• Dominance of certain countries: A few countries, such as China, are the dominant producers of critical minerals, leading to concerns over supply disruptions in case of a geopolitical conflict.
  • Increasing demand for critical minerals: With the shift towards renewable energy technologies and electric vehicles, the demand for critical minerals such as copper, lithium, and rare earth elements is increasing rapidly.
  • Reliance on foreign partners: Countries with limited reserves and higher requirements for critical minerals may have to rely on foreign partners to meet their domestic needs, leading to supply chain vulnerabilities.
  • Environmental and social concerns: The extraction and processing of critical minerals can have negative environmental and social impacts, leading to challenges in meeting sustainability goals.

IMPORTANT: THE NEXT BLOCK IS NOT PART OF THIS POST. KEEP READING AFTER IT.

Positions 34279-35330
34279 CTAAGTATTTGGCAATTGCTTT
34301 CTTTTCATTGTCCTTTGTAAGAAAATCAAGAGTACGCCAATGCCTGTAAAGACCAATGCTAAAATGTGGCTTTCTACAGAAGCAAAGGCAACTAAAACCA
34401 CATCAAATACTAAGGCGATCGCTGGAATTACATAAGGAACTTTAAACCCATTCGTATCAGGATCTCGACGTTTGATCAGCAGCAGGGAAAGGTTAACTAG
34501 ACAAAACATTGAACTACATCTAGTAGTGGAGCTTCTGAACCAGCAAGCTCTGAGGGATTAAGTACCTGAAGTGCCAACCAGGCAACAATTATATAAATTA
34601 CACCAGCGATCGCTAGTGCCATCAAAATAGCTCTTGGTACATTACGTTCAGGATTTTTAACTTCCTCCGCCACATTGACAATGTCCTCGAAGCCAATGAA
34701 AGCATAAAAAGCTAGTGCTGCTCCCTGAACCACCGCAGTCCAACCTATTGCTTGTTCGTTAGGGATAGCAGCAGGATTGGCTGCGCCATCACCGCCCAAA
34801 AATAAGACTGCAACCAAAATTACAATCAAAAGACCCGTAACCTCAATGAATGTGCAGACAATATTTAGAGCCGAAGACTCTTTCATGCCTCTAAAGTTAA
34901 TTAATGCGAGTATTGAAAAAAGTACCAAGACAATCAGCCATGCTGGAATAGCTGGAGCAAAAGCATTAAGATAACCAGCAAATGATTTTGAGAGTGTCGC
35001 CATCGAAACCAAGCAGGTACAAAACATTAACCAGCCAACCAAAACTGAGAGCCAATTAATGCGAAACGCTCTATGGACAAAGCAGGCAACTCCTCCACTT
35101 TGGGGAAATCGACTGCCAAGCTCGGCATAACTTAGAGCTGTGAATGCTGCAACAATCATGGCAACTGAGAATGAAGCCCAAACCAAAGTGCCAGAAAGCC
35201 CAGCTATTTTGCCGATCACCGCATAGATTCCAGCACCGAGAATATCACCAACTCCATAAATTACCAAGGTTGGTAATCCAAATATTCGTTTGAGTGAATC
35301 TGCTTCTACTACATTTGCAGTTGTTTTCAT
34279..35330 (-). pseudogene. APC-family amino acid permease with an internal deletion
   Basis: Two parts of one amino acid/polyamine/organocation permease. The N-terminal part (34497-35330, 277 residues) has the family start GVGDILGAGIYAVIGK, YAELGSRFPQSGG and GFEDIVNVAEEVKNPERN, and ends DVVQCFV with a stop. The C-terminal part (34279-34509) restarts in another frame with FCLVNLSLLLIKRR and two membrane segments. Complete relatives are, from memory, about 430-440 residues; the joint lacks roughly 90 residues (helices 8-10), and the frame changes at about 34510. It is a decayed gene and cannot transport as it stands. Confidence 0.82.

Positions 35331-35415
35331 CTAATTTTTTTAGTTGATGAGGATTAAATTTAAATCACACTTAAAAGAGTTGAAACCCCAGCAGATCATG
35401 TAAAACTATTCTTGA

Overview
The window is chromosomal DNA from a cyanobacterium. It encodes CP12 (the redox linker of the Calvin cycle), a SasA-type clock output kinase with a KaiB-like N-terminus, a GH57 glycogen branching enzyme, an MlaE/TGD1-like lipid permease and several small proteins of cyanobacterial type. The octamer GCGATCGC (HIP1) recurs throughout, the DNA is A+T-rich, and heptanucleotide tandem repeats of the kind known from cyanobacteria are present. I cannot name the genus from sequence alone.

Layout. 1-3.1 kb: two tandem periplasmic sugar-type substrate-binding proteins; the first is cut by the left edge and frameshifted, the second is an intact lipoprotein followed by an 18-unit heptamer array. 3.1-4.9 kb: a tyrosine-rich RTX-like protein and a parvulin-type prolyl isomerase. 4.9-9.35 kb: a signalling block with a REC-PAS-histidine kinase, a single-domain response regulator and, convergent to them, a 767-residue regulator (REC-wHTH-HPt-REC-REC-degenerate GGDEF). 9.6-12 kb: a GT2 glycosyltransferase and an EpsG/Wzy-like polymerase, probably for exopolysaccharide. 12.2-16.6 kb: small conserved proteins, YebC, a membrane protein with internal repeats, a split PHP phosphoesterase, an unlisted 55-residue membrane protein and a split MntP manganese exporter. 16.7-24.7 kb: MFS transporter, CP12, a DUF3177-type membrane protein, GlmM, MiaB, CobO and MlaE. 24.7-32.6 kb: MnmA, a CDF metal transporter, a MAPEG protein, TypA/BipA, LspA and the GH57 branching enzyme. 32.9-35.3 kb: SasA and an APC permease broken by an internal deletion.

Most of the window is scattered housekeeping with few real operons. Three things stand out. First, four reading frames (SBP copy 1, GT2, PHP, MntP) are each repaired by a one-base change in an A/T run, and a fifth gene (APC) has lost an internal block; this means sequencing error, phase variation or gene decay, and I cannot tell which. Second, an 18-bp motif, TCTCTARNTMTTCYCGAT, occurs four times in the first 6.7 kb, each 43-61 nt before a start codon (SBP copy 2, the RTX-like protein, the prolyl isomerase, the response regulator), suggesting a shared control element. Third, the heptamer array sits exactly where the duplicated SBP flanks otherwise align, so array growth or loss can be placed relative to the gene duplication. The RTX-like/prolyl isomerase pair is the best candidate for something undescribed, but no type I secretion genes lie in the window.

What are countries around the world doing about it?

Several countries are taking measures to ensure a consistent supply of critical minerals to their domestic markets.

  • US: It has ordered a review of vulnerabilities in its critical minerals supply chains and shifted its focus on expanding domestic mining, production, processing, and recycling of critical minerals and materials.
  • Australia: Its Critical Minerals Facilitation Office (CMFO) and KABIL had recently signed an MoU aimed at ensuring reliable supply of critical minerals to India.
  • UK: It has unveiled its new Critical Minerals Intelligence Centre to study the future demand for and supply of these minerals, and its critical mineral strategy will be unveiled later this year.

India’s Domestic and Global Outreach

  • Domestic Exploration Efforts: The Geological Survey of India conducted advanced mineral exploration in Jammu & Kashmir, identifying inferred lithium resources. Further exploration is planned in different parts of the country.